Thursday, April 10, 2014

China Export Woes Point to Trade Distortions

By Tom Wright and Michael S. Arnold

China’s exports were down 6.6% on year in March, confounding economists, many of whom expected growth of over 4%.

What’s going on?

First, it’s important to remember that China’s trade statistics in the first quarter are often skewed by the Chinese Lunar New Year holidays, when activity slows down in much of East Asia.

But economists expected exports to show signs of a pickup in March, the first month not affected by the holidays, which this year fell in late January and early February.

One explanation is the March data was warped by overinvoicing. This is a practice by which Chinese companies dodge capital controls by using fake export invoices to get money into the country to benefit from relatively high onshore interest rates.

Beijing cracked down on the practice last spring, but over-invoicing was still prevalent in March 2013. Since then it has decreased because of tighter regulatory controls. The government’s efforts to guide the yuan currency lower this year also has diminished the attraction of such a carry trade.

That could mean the year-ago comparison was artificially boosted, making March 2014’s numbers look poor by comparison.

“Do not worry about the export data,” wrote Louis Kuijs, an economist at RBS in Hong Kong, in a note to clients.

RBS estimates year-on-year export growth in March 2013 was inflated by 11.8 percentage points due to overinvoicing. The bank also thinks export growth on-year in March was 5.2% adjusting for overinvoicing.

“The competitiveness of China’s manufacturing sector is still solid, allowing its export sector to benefit from global demand growth,” Mr. Kuijs wrote.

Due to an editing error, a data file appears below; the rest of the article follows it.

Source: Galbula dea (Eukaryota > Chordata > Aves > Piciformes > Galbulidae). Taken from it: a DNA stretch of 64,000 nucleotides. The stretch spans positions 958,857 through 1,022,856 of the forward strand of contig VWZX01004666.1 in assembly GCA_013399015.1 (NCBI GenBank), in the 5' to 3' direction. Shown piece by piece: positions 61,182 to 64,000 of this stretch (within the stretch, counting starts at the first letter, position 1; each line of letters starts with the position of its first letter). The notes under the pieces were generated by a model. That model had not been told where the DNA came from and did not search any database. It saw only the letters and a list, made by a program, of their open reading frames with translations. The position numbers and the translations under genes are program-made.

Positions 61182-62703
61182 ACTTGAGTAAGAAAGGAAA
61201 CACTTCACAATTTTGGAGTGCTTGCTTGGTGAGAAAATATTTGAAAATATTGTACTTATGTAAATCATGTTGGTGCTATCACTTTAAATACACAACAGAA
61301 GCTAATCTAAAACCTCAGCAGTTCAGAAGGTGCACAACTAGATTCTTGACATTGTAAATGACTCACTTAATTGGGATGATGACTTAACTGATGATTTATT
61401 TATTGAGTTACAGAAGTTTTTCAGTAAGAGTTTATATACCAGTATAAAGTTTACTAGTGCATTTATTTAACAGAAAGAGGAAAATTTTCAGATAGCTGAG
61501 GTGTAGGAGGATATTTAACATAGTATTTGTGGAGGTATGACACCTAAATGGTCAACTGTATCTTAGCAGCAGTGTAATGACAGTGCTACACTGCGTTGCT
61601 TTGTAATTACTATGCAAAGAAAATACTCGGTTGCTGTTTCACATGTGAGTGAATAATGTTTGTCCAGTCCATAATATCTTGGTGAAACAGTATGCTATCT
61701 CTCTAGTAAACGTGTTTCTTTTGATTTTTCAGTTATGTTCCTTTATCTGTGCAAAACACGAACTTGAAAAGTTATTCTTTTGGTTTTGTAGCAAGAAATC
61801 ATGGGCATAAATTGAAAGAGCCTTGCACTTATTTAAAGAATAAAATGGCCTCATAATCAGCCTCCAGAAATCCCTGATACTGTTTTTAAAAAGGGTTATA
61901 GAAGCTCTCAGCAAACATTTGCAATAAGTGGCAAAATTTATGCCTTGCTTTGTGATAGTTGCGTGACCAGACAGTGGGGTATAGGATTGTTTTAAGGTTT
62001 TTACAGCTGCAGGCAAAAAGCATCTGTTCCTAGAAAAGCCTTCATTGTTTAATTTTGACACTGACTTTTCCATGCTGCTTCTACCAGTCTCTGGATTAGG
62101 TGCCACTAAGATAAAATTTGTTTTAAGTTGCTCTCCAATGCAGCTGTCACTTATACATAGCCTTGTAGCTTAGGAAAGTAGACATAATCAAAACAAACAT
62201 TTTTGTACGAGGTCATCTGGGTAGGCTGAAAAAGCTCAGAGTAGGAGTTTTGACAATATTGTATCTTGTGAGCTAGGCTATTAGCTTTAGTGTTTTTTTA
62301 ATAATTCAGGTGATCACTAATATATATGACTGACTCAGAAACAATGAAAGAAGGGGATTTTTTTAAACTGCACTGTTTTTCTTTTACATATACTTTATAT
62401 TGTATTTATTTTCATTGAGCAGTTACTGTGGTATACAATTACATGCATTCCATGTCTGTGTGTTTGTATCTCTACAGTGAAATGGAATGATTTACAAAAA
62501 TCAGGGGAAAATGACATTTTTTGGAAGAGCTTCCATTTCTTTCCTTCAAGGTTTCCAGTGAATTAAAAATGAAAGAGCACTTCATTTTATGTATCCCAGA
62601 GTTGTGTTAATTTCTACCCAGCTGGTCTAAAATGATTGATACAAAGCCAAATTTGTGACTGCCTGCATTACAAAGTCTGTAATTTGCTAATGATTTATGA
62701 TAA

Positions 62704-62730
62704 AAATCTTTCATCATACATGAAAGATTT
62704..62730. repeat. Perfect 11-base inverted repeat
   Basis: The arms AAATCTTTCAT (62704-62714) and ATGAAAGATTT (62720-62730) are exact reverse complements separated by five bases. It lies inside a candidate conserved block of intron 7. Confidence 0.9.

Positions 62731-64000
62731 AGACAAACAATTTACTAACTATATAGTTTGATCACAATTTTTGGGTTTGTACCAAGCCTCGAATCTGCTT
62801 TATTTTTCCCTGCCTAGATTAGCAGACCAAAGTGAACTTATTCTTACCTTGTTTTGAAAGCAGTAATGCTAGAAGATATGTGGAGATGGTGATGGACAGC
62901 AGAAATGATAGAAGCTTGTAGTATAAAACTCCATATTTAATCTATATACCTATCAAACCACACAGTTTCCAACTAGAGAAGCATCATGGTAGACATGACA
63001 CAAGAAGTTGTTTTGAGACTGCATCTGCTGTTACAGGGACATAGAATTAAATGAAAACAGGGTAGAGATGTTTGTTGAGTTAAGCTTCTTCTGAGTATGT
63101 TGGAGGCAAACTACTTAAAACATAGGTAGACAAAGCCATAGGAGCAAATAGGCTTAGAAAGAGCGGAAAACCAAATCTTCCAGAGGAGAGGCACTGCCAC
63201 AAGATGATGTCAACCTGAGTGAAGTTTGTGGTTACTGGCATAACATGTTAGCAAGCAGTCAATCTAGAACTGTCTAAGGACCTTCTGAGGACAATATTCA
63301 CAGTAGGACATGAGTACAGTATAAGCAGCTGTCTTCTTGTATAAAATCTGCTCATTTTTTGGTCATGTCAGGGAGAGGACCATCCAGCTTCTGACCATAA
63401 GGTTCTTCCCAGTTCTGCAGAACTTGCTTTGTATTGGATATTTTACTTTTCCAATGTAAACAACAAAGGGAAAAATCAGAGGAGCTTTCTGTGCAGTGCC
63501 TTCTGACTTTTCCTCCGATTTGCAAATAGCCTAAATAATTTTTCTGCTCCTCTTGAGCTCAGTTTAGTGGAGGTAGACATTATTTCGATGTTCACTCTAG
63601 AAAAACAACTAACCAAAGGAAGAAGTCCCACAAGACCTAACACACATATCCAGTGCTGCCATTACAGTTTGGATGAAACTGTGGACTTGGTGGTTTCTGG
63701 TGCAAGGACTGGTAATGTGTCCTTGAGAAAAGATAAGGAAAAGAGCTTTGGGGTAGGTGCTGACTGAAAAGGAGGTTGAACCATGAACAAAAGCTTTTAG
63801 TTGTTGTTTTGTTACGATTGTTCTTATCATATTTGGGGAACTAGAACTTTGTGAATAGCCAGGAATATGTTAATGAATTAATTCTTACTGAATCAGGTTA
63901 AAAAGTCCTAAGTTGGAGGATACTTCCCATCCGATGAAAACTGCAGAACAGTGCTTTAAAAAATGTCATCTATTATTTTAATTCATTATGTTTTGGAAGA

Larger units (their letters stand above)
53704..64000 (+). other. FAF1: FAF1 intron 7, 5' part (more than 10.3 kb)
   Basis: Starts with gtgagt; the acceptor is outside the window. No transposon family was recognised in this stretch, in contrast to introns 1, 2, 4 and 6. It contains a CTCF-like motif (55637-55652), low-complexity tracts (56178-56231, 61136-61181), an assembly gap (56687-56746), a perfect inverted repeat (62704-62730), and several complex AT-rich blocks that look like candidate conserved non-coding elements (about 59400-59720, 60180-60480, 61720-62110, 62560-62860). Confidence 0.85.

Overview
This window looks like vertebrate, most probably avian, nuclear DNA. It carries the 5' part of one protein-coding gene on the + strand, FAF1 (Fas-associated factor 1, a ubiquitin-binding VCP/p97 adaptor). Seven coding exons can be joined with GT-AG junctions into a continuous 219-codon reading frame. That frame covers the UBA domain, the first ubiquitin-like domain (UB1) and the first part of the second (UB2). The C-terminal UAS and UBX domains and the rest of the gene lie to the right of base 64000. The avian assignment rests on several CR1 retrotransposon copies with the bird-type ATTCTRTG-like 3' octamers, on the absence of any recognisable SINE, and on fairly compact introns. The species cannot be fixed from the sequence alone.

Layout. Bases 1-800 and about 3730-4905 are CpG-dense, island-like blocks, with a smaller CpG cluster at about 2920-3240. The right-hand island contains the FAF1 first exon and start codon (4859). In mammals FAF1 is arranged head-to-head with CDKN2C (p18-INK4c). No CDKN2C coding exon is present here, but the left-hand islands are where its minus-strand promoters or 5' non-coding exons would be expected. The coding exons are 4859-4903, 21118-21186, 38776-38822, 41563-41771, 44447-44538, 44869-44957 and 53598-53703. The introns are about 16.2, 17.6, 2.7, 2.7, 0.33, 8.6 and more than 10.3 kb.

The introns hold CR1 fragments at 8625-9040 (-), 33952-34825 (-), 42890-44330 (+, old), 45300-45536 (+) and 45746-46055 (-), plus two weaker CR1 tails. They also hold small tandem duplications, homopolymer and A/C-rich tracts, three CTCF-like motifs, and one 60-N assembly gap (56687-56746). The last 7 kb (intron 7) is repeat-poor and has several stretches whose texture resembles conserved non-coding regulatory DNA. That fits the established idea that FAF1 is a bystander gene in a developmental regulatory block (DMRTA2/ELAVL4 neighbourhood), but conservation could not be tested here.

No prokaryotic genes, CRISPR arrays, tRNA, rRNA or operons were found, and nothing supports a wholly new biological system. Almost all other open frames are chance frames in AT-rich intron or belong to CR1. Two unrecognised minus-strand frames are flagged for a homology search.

Andrew Tilton, an economist at Goldman Sachs in Asia, agreed with this assessment.

“The main reason is that the overinvoicing distortions were peaking last year around this time,” he said. Now, “the increased currency volatility and deprecation is discouraging that activity from a financial incentive perspective.”

Goldman believes underlying export activity is “marginally positive,” he added. (Imports were also lower in March – down 11.3% on year versus economists’ forecasts of almost 3% growth. Mr. Tilton said imports also may have been distorted by the invoicing issue.)

Still, both economists say the growth outlook for China, which is targeting 7.5% expansion this year, remains fragile. U.S. economic growth is failing to suck in as many imports from Asia as in the past, and that could hurt China’s prospects. Meanwhile, the Communist Party is attempting to rein in domestic credit growth, which could further temper growth expectations.

Capital Economics noted that most of the export weakness was in goods sold to Hong Kong and Taiwan. In the past, overinvoicing has largely taken place in trade via these two places.

Stripping that out, the research firm estimated exports to other nations grew about 7%, said Julian Evans-Pritchard, a China analyst at Capital Economics. “This suggests that today’s data is not nearly as downbeat as it looks at first glance,” he said.

ANZ, in a note, concurred that overinvoicing was likely to blame. The bank pointed to other recent data – including new export orders in recent purchasing manufacturers indexes and container traffic out of China – that show signs of improvements.

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